Dar es Salaam. Good morning! The Chanzo is here with a rundown of major news stories reported in Tanzania over the weekend.
Tata International Africa plans expansions for Tanzania, Malawi
Tata International Africa is expanding its footprint into Tanzania and as a trusted John Deere dealer to support the fast-growing agricultural and construction markets, the global trading and distribution company said in a statement on Sunday.
In collaboration, Tata and John Deere will provide equipment dedicated to the success of their customers, to those who cultivate, harvest, transform, enrich and build upon the land to meet the world’s dramatically increasing need for food, clothes, and infrastructure.
Jaco Beyers, Managing Director of John Deere AME, said in the statement that the company is committed to living out its strategy of providing customers with the best products, service, and aftermarket support in agriculture, construction and forestry.
“Tata International is a true partner and is also invested and dedicated to this strategy,” Beyers said. “Tata supports our customers in delivering sustainable food production and creating infrastructure in Africa.”
Len Brand, CEO of Tata International Africa, said that Tata International Africa’s solid reputation for supporting John Deere products in several countries in Africa has enabled the company to make this commitment in Tanzania and Malawi.
“We are extremely proud to have been given this opportunity to represent the brand in more countries on the continent,” the statement quoted Brand as saying.
UAE’s Masdar to work on solar and wind power projects in Tanzania
The Emirati renewable energy firm Masdar has signed an agreement with the Tanzania Electric Supply Company (TANESCO) to develop renewable energy projects in Tanzania.
The deal will work on two energy projects that will ultimately produce 2,000 megawatts of solar and onshore wind power, Masdar said in a press release.
The United Arab Emirates is investing in a variety of renewable energy and green technology projects as it seeks to diversify its economy and reduce its dependence on oil, UAE’s Al-Monitor newspaper reported.
Abu Dhabi-based Masdar, which is owned by the Emirati sovereign wealth fund Mubadala, plays a large role in this transition.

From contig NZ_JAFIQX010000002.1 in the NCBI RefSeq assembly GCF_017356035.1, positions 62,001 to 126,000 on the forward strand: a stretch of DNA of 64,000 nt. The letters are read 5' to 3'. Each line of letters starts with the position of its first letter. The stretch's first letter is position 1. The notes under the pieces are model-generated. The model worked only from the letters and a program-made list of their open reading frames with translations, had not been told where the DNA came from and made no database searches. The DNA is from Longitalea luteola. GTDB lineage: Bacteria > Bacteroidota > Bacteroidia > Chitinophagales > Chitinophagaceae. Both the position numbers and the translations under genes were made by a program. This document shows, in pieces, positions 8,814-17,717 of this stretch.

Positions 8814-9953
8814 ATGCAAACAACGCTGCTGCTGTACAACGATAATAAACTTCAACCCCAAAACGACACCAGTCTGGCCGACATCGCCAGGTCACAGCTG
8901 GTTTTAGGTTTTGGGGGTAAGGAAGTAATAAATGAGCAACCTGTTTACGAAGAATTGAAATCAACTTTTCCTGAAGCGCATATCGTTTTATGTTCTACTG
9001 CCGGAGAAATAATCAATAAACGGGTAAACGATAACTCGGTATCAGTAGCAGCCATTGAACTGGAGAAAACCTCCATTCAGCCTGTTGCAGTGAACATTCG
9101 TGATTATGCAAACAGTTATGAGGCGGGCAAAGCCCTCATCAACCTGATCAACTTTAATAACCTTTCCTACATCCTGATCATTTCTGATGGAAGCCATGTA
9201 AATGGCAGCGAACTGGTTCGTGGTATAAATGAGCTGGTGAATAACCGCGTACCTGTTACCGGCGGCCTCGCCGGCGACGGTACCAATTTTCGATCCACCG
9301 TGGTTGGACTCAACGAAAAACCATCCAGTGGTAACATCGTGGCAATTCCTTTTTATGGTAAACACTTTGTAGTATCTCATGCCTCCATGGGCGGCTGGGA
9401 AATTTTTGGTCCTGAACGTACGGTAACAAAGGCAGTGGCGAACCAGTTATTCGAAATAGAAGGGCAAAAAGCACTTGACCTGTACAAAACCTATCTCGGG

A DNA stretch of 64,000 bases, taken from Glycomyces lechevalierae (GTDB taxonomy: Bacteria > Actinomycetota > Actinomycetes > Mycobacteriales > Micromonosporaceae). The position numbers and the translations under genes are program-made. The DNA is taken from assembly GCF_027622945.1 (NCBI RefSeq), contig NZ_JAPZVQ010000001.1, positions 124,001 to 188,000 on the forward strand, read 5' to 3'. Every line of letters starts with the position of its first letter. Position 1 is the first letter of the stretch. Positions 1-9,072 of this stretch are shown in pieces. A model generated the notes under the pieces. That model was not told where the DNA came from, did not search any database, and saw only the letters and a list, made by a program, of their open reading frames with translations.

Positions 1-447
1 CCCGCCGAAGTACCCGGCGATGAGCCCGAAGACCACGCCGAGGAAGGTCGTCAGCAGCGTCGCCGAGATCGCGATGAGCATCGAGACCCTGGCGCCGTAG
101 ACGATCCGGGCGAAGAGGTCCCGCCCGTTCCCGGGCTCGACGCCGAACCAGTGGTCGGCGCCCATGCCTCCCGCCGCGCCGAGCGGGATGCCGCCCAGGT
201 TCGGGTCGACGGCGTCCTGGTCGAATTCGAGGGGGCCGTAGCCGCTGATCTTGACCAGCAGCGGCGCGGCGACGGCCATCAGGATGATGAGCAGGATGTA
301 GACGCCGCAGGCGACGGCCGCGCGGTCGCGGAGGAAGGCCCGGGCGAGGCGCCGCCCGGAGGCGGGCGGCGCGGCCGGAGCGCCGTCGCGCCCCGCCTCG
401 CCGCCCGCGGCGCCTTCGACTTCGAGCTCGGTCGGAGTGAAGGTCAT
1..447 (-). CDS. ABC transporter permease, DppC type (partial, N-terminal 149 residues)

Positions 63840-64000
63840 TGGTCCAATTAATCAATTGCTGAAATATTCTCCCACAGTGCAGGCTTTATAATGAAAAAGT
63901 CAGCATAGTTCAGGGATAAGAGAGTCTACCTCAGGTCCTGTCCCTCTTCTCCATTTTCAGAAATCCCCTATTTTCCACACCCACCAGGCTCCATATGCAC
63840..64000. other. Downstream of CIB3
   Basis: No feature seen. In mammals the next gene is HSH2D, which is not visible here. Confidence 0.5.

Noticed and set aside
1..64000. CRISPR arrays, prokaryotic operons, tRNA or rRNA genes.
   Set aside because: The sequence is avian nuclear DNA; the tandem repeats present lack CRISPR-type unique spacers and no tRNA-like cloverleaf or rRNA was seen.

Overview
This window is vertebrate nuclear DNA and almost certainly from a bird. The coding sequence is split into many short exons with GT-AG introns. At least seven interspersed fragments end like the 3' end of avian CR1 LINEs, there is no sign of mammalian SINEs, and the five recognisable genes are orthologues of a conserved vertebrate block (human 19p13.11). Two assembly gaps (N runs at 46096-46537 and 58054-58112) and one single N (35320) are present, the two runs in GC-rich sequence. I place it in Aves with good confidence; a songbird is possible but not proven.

In June, Masdar agreed with Azerbaijan to develop wind and solar power projects in the Eurasian country. In May, Masdar unveiled a plant in the Emirati city of Sharjah that will convert the garbage into energy.
Other Emirati companies are also pursuing renewable energy projects in Africa. In April, Dubai’s AMEA Power agreed to build two solar power facilities in Morocco.
The agreement with Tanzania represents the UAE’s continued interest in improving its economic ties to countries on the African continent, the newspaper reported.
TRA officials tour Nigeria to learn taxation issues
A delegation from the Tanzania Revenue Authority (TRA) on Saturday finalised its tour in Nigeria went it had gone to learn about issues of taxation from its counterpart the Federal Inland Revenue Service (FIRS).
TRA’s delegation took the research tour aimed at “improving [Tanzania’s] country’s tax administration system. FIRS expresses readiness to collaborate with Tanzania on Taxation,” Nigerian media reported.
It was also reported that Tanzania draws lessons from Nigeria’s tax system, including taxation of the internet economy, technological advances in the digital economy, a VAT regime for non-residents, tax policy and advising, and vat and tax ProMax activities of the service.
The Tanzanian delegation was quoted by the Nigerian media as saying that the study tour was highly impactful and looks forwards to getting more support from FIRS in areas of tax administration in line with demands of the African Continental free-trade area agreement.
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